Now, we have two open questions:
- Which target groups / stakeholders should we include / invite to the workshops?
- How exactly can we minimize language-barrier effects during the workshops?
The local language should be used, but with some interactions in English, trying to minimise the language barrier.
- WP4 – System analysis, best practice and trade-offs – Russel McKenna ETH
The first question asked was: “What different “types” of micro-level regions need to be considered in the typology / what are a region’s most important characteristics?”
They said that natural parks should be included because they constitute remote zones with large opportunities.
We also asked AB members what are the most important criteria/objectives (e.g., costs, emissions) to consider when linking the micro and macro levels. (e.g. land use, population density etc.)
They told us that if we investigate the definition of acceptance by local communities, we should include the political opinion. Election data and other strong drivers of acceptance (house ownership, etc) could be added to the model.
→ political data are available. Luis Ramirez Camargo will provide the dataset (UU).
→ link with the Renaissance Horizon Europe project (DBL), also look into trust levels on democracy/politics in national and regional statistics.
Finally, we considered how might insights from the pilot sites / regions be generalised and transferred to other areas and regions.
An AB member intervened: Some problems like local stakeholders’ involvement can be generalised but some others such as the law forbidding wind power installation are specific to Pantelleria island National Park.
- WP5 – Mapping and assessing with interaction and dissemination tools – Luis Ramirez Camargo UU
We worked on the identification of the users of this tool. We asked to AB members if they have contacts that would be interested to collaborate with us as target user representatives (input needed for development of the interactive map).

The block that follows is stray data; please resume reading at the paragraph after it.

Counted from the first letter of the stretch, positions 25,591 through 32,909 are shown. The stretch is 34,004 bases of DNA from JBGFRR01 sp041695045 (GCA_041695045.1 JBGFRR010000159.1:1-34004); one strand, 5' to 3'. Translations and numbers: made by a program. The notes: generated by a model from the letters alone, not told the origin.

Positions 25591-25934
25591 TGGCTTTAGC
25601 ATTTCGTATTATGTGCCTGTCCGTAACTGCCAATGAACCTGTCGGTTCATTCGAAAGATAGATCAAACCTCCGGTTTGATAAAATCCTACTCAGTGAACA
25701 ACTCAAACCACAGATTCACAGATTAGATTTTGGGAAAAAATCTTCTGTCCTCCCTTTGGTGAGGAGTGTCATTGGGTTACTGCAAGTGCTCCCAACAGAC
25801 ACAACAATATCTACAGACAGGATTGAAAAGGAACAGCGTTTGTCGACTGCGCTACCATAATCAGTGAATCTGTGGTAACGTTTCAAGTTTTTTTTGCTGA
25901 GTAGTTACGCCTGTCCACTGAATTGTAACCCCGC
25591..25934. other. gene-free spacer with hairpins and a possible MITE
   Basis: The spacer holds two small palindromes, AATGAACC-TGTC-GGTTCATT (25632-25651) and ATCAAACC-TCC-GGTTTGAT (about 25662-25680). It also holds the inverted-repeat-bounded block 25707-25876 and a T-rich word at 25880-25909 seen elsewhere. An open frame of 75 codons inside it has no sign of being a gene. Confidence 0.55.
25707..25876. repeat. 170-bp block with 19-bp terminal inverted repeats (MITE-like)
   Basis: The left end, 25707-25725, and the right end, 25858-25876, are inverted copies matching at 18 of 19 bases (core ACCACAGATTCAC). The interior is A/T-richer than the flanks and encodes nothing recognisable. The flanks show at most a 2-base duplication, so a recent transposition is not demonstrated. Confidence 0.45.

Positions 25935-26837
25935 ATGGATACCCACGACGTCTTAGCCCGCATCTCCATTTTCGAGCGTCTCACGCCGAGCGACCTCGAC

An open question remained: “How to reach out for them?”
12:30 – 2nd Miro activity – General Forum feedback session
- WP6 – Mapping and assessing with interaction and dissemination tools – Rebecca Hueting DBL
The image is a screenshot of the first online board frame representing a map of Europe where sticky notes have been added by participants, to provide feedback on the comment feature.
The second board frame was used to collect feedback on the contents that should appear when clicking on a specific comment on a map, to identify what is the priority and essential information to provide when end-users want to have a quick overview of comment details and more related information.
The third board frame was used to collect feedback on the structure and appearance of the main discussion platform, where the full list of comments is presented on separated lines and where sorting, filtering and searching options are made available.
12:50 – Wrap up and final remarks – Stella Arapoglou VUB
The final wrap-up ensured that all participants had the chance to speak out final remarks. The full coordination team mentioned upcoming activities, invited AB members to stay in contact and thanked all participants for their attention and valuable input.
13:00 – End of meeting
Written by: Rebecca Hueting and Marta Cecconi, Deep Blue srl